On Assignment; The Photography Of Kevin Moloney

Photojournalist Kevin Moloney grew up in Greeley, Colorado, amid the hub of professional cowboys and "bucking broncos." Although his father, a professional sports photographer, found inspiration in the sport of rodeo, this did not interest his son. It was the hard news and cultural stories that drew him to a news service from National Geographic and to magazines like U.S. News & World Report.

"I did my 10 years of wandering and came back like a bounced check after moving to Brazil for a year in 1995," Moloney says. Though his money ran out, Brazil had captured his heart and when he decided to go free-lance as a photographer it was that connection that drew him back.

Amazon River fishermen sell their wares at the Panair docks in Manaus, Brazil, Monday, January 9, 2006. Fishmongers from the city's public markets arrive in the wee hours of the morning to buy their stocks for the day directly from the boats. The Amazon River system boasts more different species of fish than the Atlantic Ocean, but as population increases, so does the pressure on fish stocks in the vast river. (Kevin Moloney for The New York Times.)
All Photos © 2006, Kevin Moloney, All Rights Reserved

"My sinister plot at first was to be a good, imperialistic gringo and take advantage of the rotten economy and live like a king. But they fixed their rotten economy while I was there and Rio became as expensive as New York."

The New York Times hired Moloney as a stringer in Miami. He remained there for six months before returning to Colorado where he continues to work for the Times. The move from Brazil to Miami had stimulated an interest for Moloney in the meld of old and new cultures. Religion had also become a favorite topic and resulted in a photo essay on the "Rise of Pentecostalism" as well as work on Islam, Western Africa, and the subject of Latin Catholicism.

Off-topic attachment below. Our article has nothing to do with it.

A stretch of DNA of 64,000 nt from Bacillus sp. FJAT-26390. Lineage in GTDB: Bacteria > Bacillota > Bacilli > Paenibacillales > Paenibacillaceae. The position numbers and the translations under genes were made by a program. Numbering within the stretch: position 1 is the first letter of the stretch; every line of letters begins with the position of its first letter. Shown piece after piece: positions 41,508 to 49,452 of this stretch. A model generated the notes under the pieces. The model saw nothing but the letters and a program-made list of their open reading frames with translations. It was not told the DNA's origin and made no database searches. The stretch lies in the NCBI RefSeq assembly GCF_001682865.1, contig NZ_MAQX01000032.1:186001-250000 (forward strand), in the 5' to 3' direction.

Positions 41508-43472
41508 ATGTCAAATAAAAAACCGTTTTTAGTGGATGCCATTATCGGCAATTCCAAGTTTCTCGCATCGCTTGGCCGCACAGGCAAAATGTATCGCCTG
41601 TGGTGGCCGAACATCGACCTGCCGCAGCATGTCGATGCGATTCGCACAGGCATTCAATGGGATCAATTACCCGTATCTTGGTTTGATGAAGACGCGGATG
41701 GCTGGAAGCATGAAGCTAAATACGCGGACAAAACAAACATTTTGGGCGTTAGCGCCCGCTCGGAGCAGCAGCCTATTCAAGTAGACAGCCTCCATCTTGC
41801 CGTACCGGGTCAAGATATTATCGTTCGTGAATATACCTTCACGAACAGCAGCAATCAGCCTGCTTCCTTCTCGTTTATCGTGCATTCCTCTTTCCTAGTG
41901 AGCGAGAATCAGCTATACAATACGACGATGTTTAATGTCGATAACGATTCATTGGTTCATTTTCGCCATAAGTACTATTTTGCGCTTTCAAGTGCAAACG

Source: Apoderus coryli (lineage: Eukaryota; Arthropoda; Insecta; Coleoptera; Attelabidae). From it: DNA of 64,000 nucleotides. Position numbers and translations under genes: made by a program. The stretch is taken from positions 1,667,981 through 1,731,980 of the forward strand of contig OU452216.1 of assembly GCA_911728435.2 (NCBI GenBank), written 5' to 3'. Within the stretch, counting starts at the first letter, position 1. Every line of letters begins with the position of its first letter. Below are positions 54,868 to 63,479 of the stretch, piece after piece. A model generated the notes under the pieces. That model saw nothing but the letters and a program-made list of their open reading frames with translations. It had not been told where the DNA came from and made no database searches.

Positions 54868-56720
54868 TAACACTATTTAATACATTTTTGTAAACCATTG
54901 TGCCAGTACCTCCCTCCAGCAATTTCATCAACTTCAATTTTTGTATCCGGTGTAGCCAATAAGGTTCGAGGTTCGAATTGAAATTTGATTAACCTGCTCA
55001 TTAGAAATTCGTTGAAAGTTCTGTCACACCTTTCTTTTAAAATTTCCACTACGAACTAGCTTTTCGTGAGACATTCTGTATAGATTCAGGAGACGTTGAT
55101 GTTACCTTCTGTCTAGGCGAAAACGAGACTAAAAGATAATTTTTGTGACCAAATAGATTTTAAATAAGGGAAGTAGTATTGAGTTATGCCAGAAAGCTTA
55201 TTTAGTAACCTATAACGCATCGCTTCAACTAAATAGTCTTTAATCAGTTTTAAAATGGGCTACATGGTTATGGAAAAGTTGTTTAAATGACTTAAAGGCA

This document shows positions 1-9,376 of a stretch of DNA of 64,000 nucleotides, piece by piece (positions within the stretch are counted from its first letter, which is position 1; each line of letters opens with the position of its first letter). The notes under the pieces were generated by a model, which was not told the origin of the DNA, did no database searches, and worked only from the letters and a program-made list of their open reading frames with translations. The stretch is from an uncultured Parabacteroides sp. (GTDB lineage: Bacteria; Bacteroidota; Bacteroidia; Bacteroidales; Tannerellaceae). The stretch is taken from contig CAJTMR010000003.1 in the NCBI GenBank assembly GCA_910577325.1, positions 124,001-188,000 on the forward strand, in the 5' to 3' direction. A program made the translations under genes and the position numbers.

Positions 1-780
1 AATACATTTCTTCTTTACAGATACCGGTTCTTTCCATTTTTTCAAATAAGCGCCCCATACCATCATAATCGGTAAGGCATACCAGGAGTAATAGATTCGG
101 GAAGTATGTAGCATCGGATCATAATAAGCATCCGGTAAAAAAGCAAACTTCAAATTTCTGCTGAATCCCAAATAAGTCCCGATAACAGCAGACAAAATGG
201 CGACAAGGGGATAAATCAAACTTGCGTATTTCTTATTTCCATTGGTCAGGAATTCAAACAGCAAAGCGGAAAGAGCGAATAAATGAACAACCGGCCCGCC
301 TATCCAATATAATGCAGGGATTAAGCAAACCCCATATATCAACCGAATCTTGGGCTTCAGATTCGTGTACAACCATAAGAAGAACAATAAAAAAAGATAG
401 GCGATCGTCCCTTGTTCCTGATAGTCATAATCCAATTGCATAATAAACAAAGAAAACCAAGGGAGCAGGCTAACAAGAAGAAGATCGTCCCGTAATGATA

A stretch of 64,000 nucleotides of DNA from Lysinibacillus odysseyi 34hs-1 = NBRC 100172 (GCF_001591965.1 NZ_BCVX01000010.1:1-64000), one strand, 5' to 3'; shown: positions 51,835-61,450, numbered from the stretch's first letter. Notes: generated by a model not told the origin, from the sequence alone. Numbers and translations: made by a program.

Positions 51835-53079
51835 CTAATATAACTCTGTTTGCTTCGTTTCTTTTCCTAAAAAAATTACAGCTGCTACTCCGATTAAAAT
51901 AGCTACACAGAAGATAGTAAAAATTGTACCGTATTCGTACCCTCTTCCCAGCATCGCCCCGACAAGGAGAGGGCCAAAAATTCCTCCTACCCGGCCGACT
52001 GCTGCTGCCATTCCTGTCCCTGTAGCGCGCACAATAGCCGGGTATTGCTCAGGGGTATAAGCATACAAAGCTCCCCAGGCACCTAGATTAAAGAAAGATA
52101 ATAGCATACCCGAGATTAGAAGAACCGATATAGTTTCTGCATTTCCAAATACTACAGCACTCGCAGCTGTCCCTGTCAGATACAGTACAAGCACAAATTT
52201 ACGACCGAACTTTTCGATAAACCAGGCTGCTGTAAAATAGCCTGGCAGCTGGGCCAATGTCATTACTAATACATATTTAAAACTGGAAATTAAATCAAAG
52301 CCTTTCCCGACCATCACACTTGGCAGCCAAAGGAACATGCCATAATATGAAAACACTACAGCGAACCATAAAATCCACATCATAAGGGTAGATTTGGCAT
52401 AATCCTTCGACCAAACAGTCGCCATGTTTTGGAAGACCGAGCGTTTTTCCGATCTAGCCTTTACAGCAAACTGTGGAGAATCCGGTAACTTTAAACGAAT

While living in Florida, Moloney had encountered a couple of photo buddies who took him to a rodeo in Okeechobee. "I took my Dad's old '58 Rolleiflex and had a great time," he says. "With that sort of camera you have to get close at about 10-15 ft since you are working with a 75mm normal lens. This meant I had to be out in the arena, which is great fun. (If you don't get a hoof through your lens.) I discovered my roots there and now have a wealth of rodeo images from 21/4 to 6x9 as well as some Fuji 6x17 panoramas that I am currently considering for a book.

Rodeo riders collect their gear behind the chutes at the Cattlemen's Rodeo in Okeechobee, Florida, March 1994.

"The rodeo has a religion of its own," he explains, "and there are very specific cultural rules--how you behave, how you dress and act--it's more than hopping onto a wild bronco and hanging on, though that is the heart of it. People sort of live to certain standards and ideals and it's a piece of a different world from the rest of the country. There's another traditional culture and lifestyle among the fans who are out there riveted on the sidelines as well as among the cowboys and this is what I focus on--the human interest stuff. There are scenes almost like a ballet as cowboys have to warm up and stretch like any other athletes. At many rodeos there are areas where people camp out while the rodeo is in town. Other parts of that world I like to photograph are the dances and parades, the fights--there's plenty of material. Though the theme is very western there are great rodeos everywhere, all the way to Brooklyn."

Moloney recalls a particular incident that left its mark, telling how he was standing in the middle of the arena with a big, wide 6x17 Fuji panoramic camera about 15 ft in front of the chute where the horses leap out. "I had to hold the camera perfectly level and obviously couldn't set up a tripod and shoot at exactly the right second with these 2000-lb horses heading straight at me. It was an exciting moment..."

Did he get the shot?

"We-ll, it was a little crooked."

Street dogs greet in Ushuaia, Argentina, where a century of intermittent economic booms have drawn thousands of immigrants to rapidly developed neighborhoods. With them have come waste management problems, pollution, and thousands of damaging abandoned pets that often kill regional wildlife to survive.

Moloney has pursued his career in photojournalism since he was a student at the University of Colorado where he took a couple of classes in photography--taught by his father. In the year 2000 he received the Environmental Journalism Fellowship from Ford Motor Company to go anywhere in the world and work on a project related to the environment. This took him to Tierra del Fuego at the bottom of South America--the last little chunk of land before Antarctica.

There he covered issues from the invasive species of animals that were not native to the area and were causing problems to the ozone hole over Antarctica.